Auto Dealers Continually Urge Biden Administration to Halt Strictest-ever EPA Tailpipe Emission Limits

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Auto dealerships across the United States, over 4,700 in total, have expressed their concerns to President Joe Biden, urging the administration to halt the Environmental Protection Agency’s (EPA) efforts to enforce stricter vehicle-pollution standards. This plea, conveyed in a letter, comes just weeks before the anticipated ruling on the EPA’s tailpipe-emissions proposal, addressing both climate change and health-hazardous pollutants.

This marks the second letter sent by auto dealers to the White House in two months regarding the EPA’s upcoming ruling, with the dealerships noting that there was no response to their initial letter sent on November 28. The proposed regulations, introduced in April, represent the strictest-ever tailpipe emissions limits from the agency.

The Biden administration, on the other hand, remains committed to a future “made in America by American workers” and emphasizes the transition to a clean energy future. A White House spokesperson highlighted the increasing popularity of electric vehicles (EVs) and the President’s Inflation Reduction Act, which aims to make EVs more affordable, facilitating a shift towards cleaner transportation.

The EPA’s proposed regulations are a crucial component of the administration’s ambitious goal to cut domestic greenhouse gas emissions by 50% by 2030, with a particular focus on the transportation sector responsible for 58% of emissions from passenger cars and trucks. The regulations also target hydrocarbons, nitrogen oxides, and particulate matter, addressing health issues, especially for those living near heavy traffic areas.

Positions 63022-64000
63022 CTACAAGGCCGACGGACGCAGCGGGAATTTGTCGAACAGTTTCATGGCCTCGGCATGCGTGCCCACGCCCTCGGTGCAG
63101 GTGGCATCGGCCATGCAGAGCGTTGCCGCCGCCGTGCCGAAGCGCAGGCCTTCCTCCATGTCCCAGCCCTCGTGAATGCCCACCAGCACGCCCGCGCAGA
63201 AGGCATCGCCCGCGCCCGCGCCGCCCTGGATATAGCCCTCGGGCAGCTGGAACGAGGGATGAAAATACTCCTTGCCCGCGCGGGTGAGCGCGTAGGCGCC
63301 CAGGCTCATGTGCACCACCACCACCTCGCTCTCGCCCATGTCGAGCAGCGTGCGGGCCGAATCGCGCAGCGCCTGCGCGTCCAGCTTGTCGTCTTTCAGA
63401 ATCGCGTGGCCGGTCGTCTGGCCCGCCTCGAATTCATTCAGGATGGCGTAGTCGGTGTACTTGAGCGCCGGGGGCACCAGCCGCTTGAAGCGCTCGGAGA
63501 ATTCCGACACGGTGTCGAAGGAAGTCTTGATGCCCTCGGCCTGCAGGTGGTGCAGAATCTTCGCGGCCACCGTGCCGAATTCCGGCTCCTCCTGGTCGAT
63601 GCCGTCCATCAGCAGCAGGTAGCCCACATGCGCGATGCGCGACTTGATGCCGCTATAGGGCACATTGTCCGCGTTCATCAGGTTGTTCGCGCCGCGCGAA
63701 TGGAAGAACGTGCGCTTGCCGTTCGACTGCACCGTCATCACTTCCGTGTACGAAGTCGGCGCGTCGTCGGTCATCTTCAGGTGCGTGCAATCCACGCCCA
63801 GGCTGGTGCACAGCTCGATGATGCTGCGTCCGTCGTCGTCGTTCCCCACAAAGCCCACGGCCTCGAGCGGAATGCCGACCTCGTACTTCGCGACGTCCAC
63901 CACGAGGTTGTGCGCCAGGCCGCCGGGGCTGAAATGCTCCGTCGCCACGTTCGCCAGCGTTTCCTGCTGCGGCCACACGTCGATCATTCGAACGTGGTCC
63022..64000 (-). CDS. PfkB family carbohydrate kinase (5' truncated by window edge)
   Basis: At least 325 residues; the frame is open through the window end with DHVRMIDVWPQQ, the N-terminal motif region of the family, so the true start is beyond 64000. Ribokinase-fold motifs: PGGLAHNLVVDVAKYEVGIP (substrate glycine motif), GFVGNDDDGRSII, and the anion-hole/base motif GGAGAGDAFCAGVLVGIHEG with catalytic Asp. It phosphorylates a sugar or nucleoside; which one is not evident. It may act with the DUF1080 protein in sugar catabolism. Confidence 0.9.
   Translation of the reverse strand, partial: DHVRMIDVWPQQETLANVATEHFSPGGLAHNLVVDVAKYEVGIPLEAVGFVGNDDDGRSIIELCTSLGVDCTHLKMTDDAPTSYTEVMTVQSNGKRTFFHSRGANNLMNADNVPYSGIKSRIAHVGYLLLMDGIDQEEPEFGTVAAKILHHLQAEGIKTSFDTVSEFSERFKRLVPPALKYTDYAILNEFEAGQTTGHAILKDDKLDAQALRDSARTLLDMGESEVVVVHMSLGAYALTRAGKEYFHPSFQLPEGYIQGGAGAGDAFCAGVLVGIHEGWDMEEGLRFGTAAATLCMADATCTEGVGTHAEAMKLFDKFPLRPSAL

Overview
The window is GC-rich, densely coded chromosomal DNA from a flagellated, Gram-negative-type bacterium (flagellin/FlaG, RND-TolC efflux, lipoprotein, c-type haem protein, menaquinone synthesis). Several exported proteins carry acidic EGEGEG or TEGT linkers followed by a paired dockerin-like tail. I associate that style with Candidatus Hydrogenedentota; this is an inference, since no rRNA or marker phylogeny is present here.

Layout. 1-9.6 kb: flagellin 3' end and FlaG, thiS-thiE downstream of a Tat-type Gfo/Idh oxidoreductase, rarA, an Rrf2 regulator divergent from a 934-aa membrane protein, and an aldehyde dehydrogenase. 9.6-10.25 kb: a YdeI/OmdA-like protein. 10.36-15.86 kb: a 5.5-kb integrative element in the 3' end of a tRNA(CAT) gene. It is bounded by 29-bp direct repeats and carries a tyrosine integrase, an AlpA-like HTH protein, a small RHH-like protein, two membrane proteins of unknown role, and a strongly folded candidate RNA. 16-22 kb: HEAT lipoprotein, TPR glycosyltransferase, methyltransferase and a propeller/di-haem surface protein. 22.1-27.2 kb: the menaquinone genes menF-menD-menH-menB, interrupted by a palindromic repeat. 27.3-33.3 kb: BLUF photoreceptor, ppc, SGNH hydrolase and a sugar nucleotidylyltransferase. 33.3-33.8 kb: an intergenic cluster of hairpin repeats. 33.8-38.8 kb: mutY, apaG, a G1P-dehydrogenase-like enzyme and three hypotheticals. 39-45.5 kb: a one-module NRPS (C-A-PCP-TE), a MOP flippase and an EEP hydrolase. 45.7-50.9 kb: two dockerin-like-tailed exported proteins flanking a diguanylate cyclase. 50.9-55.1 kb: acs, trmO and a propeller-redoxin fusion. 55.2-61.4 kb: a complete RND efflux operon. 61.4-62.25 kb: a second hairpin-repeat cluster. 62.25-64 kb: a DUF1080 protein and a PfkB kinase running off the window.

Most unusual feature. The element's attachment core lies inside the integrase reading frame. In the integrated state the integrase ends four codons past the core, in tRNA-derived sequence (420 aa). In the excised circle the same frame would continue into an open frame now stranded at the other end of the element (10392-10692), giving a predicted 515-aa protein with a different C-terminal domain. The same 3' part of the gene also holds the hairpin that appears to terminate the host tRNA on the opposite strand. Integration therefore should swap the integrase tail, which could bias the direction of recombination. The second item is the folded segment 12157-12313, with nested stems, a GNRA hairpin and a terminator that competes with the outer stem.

The EPA contends that its proposed regulations could result in up to two-thirds of vehicles sold in the U.S. being electric by 2032, surpassing the administration’s previous target of 50%. The regulations, affecting light- and medium-duty vehicles from the 2027 model year, are projected to reduce greenhouse gas emissions by 56% and pollutants harmful to health by 60% by 2032.

While global automakers are committing substantial funds to transition to all-electric new vehicle sales, thousands of U.S. auto dealers express concerns about meeting the EPA’s stringent goals. Some argue that factors such as insufficient tax incentives, inadequate charging infrastructure, and limited consumer demand make the proposed electric vehicle mandate impractical.

In the November letter, around 4,000 dealerships requested President Biden to “tap the brakes” on the EPA proposal, referring to it as an “electric vehicle mandate.” The recent letter goes further, asking the administration to “hit the brakes” entirely, citing concerns about the oversupply of EVs on dealer lots and the inability to meet the proposed regulations’ sales pace.

Despite the concerns raised by auto dealers, the EPA’s tailpipe-pollution limits do not mandate automakers to sell a specific number of EVs annually. Compliance can be achieved through a mix of pure-electric vehicles, hybrid and plug-in hybrid electric vehicles, and cleaner internal-combustion engine vehicles. The EPA also suggests the use of particulate filters to reduce emissions from traditional gasoline-fueled engines.

Experts emphasize the importance of being aggressive in the transition to cleaner vehicles to meet climate policy goals. While acknowledging various ways to improve efficiencies and reduce emissions, fully electric vehicles are considered a crucial tool in achieving significant emissions cuts by 2030 and 2050. The EPA is also proposing regulations for medium- and heavy-duty trucks, with additional fuel-economy increases proposed by the National Highway Traffic Safety Administration.

Source: Associated Press


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